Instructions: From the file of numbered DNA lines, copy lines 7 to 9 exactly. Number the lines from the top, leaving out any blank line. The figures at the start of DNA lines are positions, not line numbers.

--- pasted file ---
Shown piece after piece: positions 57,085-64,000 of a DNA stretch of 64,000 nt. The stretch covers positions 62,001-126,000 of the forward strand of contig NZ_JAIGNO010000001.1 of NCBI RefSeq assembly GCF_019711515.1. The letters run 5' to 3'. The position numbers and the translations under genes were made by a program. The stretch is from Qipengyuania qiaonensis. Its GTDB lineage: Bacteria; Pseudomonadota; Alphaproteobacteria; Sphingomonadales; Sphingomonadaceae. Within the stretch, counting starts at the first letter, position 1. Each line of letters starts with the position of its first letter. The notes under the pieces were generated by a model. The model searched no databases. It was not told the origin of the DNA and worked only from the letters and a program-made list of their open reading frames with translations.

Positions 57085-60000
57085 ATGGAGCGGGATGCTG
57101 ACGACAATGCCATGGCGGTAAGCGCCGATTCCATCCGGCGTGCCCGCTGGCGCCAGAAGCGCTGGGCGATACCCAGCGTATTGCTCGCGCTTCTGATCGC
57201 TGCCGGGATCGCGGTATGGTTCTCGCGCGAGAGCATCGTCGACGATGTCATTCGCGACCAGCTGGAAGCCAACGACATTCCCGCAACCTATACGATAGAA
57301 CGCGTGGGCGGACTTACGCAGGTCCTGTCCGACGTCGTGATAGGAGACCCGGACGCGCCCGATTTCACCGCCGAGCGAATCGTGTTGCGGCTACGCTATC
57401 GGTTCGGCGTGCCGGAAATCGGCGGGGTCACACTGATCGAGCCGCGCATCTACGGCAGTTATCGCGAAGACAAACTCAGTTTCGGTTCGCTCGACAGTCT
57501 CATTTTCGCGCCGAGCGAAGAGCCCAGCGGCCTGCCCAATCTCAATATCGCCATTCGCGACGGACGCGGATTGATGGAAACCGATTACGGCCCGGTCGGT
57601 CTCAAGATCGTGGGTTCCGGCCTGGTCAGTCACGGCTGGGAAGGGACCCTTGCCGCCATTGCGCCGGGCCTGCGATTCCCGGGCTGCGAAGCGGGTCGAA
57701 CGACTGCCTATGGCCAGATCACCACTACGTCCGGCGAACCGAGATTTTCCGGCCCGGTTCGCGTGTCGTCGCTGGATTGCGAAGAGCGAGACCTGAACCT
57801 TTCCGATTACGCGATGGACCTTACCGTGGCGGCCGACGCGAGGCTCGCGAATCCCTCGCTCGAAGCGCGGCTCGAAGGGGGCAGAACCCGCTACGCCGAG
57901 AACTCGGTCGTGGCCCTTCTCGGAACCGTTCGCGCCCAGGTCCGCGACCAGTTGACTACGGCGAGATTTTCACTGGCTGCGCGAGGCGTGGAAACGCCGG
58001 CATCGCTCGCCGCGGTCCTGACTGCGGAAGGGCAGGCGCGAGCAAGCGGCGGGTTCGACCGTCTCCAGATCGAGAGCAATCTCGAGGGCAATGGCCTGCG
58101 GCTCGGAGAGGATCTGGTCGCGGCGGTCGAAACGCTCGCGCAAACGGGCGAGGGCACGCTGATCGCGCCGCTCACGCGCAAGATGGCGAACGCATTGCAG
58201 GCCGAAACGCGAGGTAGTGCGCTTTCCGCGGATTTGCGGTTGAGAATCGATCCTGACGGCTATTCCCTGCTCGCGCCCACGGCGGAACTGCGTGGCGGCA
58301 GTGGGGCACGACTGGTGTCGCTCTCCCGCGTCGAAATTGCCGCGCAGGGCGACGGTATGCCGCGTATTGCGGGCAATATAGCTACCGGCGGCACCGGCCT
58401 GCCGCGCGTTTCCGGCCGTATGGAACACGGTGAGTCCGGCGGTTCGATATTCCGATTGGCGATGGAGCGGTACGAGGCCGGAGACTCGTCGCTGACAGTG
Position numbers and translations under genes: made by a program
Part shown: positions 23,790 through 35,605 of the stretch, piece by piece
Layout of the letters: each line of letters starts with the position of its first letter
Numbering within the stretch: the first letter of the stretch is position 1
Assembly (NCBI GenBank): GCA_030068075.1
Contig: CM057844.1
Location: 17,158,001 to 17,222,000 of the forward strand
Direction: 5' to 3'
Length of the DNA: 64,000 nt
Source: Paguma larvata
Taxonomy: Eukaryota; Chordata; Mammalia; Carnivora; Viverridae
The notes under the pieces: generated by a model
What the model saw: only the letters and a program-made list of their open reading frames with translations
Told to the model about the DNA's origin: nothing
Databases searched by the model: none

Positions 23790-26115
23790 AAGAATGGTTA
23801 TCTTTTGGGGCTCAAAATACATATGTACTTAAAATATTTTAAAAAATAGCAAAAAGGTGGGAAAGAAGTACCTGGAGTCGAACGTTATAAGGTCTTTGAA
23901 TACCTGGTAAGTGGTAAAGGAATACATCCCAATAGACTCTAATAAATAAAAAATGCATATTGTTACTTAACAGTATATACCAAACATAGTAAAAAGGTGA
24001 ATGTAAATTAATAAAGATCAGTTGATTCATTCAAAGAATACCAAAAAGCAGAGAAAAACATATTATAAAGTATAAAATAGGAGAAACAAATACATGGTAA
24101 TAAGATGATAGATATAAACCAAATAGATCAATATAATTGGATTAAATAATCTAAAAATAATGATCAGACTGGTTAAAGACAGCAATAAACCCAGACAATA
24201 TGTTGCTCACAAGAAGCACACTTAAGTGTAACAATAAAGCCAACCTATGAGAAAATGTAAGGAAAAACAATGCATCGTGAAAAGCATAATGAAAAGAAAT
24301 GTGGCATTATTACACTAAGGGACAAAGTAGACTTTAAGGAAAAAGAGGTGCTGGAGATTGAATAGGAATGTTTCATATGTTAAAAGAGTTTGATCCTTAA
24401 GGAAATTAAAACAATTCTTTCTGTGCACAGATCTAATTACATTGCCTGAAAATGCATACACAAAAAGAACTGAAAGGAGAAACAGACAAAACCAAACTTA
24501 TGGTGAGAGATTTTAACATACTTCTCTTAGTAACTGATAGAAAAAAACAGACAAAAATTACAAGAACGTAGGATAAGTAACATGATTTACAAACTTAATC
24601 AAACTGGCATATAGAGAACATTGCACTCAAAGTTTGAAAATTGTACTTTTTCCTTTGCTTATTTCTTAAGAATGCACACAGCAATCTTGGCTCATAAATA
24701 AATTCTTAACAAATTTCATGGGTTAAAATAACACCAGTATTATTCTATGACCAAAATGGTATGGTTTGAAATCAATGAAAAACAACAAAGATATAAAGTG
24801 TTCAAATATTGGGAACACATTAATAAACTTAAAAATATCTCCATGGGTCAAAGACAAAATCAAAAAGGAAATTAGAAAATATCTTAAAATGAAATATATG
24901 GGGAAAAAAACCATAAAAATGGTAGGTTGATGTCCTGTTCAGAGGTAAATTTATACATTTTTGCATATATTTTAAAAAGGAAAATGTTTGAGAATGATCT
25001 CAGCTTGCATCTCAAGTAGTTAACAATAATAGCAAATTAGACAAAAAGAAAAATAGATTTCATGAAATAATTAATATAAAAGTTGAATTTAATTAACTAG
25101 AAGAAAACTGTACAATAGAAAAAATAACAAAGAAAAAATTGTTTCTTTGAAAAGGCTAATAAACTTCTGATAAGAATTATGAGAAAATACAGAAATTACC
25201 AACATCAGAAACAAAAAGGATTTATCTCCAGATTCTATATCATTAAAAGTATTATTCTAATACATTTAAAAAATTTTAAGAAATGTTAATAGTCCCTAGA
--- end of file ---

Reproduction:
57401 GGTTCGGCGTGCCGGAAATCGGCGGGGTCACACTGATCGAGCCGCGCATCTACGGCAGTTATCGCGAAGACAAACTCAGTTTCGGTTCGCTCGACAGTCT
57501 CATTTTCGCGCCGAGCGAAGAGCCCAGCGGCCTGCCCAATCTCAATATCGCCATTCGCGACGGACGCGGATTGATGGAAACCGATTACGGCCCGGTCGGT
57601 CTCAAGATCGTGGGTTCCGGCCTGGTCAGTCACGGCTGGGAAGGGACCCTTGCCGCCATTGCGCCGGGCCTGCGATTCCCGGGCTGCGAAGCGGGTCGAA